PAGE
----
Dehydrated hereditary stomatocytosis (DHS), also known as hereditary xerocytosis, is an autosomal dominant hemolytic anemia characterized by primary erythrocyte dehydration. DHS erythrocytes exhibit decreased total cation and potassium content that are not accompanied by a proportional net gain of sodium and water. DHS patients typically exhibit mild to moderate compensated hemolytic anemia, with an increased erythrocyte mean corpuscular hemoglobin concentration and a decreased osmotic fragility, both of which reflect cellular dehydration (summary by Zarychanski et al., 2012). Patients may also show perinatal edema and pseudohyperkalemia due to loss of K+ from red cells stored at room temperature. A minor proportion of red cells appear as stomatocytes on blood films. Complications such as splenomegaly and cholelithiasis, resulting from increased red cell trapping in the spleen and elevated bilirubin levels, respectively, may occur. The course of DHS is frequently associated with iron overload, which may lead to hepatosiderosis (summary by Albuisson et al., 2013).Dehydrated red blood cells, including those from hereditary xerocytosis patients, show delayed infection rates to Plasmodium in vitro, suggesting a potential protective mechanism against malaria (Tiffert et al., 2005). A polymorphism in PIEZO1 that is enriched in populations of African descent and results in xerocytosis conferred resistance to Plasmodium infection in vitro (see {611184.0016}).The 'leaky red blood cells' in familial pseudohyperkalemia show a temperature-dependent loss of potassium when stored at room temperature, manifesting as apparent hyperkalemia. The red blood cells show a reduced life span in vivo, but there is no frank hemolysis. Studies of cation content and transport show a marginal increase in permeability at 37 degrees C and a degree of cellular dehydration, qualitatively similar to the changes seen in dehydrated hereditary stomatocytosis. Physiologic studies show that the passive leak of potassium has an abnormal temperature dependence, such that the leak is less sensitive to temperature than that in normal cells (summary by Iolascon et al., 1999).Carella et al. (2004) noted that 3 clinical forms of pseudohyperkalemia unassociated with hematologic manifestations, based predominantly on the leak-temperature dependence curve, had been reported: (1) pseudohyperkalemia Edinburgh, in which the curve has a shallow slope; (2) pseudohyperkalemia Chiswick or Falkirk (see {609153}), in which the curve is shouldered; and (3) pseudohyperkalemia Cardiff (see {609153}), in which the temperature dependence of the leak shows a 'U-shaped' profile with a minimum at 23 degrees C. Gore et al. (2004) stated that potassium-flux temperature profiles are consistent both from year to year in an individual as well as consistent within affected members of a pedigree. Genetic Heterogeneity of Hereditary StomatocytosisDehydrated hereditary stomatocytosis-2 (DHS2 ) is caused by mutation in the KCNN4 gene (OMIM ) on chromosome 19q13. Another form of stomatocytosis, involving familial pseudohyperkalemia with minimal hematologic abnormalities (PSHK2 ), is caused by mutation in the ABCB6 gene (OMIM ) on chromosome 2q35. Cryohydrocytosis (CHC ) is caused by mutation in the SLC4A1 gene (OMIM ) on chromosome 17q21, and stomatin-deficient cryohydrocytosis with neurologic defects (SDCHCN ) is caused by mutation in the SLC2A1 gene (OMIM ) on chromosome 1p34. An overhydrated form of hereditary stomatocytosis (OHST ) is caused by mutation in the RHAG gene (OMIM ) on chromosome 6p12.See {137280} for a discussion of the association of familial stomatocytosis and hypertrophic gastritis in the dog, an autosomal recessive syndrome. ReviewsDelaunay (2004) reviewed genetic disorders of red cell membrane permeability to monovalent cations, noting 'inevitable' overlap between entities based on clinical phenotype.Bruce (2009) provided a review of hereditary stomatocytosis and cation-leaky red cells, stating that consistent features include hemolytic anemia, a monovalent cation leak, and changes in red cell morphology that appear to follow a continuum, from normal discocyte to stomatocyte to echinocyte in DHS, and from discocyte to stomatocyte to spherocyte to fragmentation in OHST. Bruce (2009) suggested that the underlying pathologic mechanism might involve misfolded mutant proteins that escape the quality control system of the cell and reach the red cell membrane, where they disrupt the red cell membrane structure and cause a cation leak that alters the hydration of the red cell, thereby changing the morphology and viability of the cell.King and Zanella (2013) provided an overview of 2 groups of nonimmune hereditary red cell membrane disorders caused by defects in membrane proteins located in distinct layers of the red cell membrane: red cell cytoskeleton disorders, including hereditary spherocytosis (see {182900}), hereditary elliptocytosis (see {611804}), and hereditary pyropoikilocytosis (OMIM ); and cation permeability disorders of the red cell membrane, or hereditary stomatocytoses, including DHS, OHST, CHC, and PSHK. The authors noted that because there is no specific screening test for the hereditary stomatocytoses, a preliminary diagnosis is based on the presence of a compensated hemolytic anemia, macrocytosis, and a temperature- or time-dependent pseudohyperkalemia in some patients. King et al. (2015) reported the International Council for Standardization in Haematology (ICSH) guidelines for laboratory diagnosis of nonimmune hereditary red cell membrane disorders.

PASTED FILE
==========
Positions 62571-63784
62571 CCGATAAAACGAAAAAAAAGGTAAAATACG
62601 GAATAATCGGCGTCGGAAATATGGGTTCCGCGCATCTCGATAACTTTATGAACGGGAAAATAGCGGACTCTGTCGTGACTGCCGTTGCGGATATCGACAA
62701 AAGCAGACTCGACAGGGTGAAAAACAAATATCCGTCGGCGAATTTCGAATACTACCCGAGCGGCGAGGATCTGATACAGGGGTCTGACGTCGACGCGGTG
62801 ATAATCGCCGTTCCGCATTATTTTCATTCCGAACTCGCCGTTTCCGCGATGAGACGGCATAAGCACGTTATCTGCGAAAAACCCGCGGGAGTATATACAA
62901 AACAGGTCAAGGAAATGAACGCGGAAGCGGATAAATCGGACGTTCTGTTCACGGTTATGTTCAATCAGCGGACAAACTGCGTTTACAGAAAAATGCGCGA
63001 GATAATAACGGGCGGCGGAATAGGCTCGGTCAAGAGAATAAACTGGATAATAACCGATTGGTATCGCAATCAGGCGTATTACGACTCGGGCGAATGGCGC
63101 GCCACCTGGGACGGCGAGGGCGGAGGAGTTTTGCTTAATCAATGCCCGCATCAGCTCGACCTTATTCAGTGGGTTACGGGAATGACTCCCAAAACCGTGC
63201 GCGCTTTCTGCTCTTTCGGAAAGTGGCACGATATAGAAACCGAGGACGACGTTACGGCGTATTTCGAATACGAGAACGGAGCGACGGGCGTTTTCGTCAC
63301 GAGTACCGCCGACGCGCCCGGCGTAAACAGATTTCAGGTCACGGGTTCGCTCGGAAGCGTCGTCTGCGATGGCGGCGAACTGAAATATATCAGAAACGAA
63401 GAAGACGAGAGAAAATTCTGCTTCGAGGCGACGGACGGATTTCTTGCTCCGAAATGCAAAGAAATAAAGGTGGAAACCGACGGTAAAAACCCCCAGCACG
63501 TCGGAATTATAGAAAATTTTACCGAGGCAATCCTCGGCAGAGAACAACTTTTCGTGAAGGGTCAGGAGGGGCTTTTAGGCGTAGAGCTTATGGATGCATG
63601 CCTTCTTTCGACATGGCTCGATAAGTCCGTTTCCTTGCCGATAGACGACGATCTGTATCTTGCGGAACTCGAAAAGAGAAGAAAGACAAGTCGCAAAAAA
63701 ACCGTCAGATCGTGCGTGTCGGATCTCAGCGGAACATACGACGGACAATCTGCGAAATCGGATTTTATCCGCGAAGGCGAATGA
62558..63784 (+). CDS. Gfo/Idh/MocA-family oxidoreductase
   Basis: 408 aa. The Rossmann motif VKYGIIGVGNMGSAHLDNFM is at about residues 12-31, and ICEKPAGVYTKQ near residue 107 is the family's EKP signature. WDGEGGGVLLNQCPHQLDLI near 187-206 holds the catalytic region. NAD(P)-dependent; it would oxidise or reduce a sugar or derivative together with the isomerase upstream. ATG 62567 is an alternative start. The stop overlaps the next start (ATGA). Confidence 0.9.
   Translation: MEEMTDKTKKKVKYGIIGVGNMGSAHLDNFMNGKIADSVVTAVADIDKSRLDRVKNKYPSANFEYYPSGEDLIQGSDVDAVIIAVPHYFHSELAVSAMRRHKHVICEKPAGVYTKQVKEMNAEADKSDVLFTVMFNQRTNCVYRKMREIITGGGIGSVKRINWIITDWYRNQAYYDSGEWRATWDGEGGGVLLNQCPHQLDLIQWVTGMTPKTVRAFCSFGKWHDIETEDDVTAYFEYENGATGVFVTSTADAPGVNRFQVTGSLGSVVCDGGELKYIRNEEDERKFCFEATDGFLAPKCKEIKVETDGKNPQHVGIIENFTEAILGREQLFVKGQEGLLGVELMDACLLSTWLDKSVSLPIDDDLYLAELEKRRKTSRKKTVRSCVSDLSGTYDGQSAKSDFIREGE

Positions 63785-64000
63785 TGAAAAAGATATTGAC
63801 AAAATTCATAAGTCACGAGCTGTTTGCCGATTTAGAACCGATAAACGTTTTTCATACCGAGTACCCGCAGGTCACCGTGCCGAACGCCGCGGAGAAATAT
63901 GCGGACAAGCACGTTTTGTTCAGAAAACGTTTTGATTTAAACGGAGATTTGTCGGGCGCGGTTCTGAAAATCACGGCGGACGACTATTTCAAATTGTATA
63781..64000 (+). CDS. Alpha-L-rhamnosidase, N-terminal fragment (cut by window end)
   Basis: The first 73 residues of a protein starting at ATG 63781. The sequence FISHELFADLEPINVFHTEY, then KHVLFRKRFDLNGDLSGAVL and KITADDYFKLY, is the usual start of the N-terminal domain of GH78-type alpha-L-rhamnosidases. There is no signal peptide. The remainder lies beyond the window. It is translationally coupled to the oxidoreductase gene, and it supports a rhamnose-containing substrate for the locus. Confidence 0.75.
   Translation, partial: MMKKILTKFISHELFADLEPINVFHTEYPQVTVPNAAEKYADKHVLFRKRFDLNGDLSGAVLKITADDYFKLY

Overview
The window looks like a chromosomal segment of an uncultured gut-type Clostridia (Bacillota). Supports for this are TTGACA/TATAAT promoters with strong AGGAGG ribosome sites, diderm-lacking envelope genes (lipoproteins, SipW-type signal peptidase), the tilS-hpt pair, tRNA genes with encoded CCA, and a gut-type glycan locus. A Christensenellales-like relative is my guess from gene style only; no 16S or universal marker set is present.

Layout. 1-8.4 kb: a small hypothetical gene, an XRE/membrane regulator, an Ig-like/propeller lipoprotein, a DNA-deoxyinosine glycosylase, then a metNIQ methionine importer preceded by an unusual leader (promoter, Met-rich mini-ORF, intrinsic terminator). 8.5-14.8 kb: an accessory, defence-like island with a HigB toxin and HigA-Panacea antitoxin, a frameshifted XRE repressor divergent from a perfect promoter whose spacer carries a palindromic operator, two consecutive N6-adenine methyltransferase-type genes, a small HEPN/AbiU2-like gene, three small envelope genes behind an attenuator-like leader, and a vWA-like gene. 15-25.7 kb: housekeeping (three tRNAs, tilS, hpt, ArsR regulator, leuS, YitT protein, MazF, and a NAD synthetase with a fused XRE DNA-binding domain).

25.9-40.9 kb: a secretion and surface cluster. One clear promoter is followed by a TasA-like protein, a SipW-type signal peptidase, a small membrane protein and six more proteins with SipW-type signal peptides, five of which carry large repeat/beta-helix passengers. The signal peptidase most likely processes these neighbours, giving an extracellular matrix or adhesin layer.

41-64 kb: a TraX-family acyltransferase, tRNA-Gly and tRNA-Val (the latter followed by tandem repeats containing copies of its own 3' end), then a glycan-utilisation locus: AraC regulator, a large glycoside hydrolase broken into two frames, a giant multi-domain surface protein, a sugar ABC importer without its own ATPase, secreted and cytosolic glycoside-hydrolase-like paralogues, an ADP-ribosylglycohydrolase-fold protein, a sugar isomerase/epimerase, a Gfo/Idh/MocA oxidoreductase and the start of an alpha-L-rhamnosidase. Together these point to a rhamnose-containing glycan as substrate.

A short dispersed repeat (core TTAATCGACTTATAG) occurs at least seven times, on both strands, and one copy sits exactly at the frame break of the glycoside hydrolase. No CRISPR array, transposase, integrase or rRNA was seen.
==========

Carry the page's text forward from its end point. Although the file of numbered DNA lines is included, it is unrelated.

DEHYDRATED HEREDITARY STOMATOCYTOSIS 1 WITH OR WITHOUT PSEUDOHYPERKALEMIA AND/OR PERINATAL EDEMA; DHS1 Is also known as pseudohyperkalemia, familial, 1, due to red cell leak|pshk1|dhs|dehydrated hereditary stomatocytosis|xerocytosis, hereditary|desiccytosis, hereditary|pseudohyperkalemia edinburgh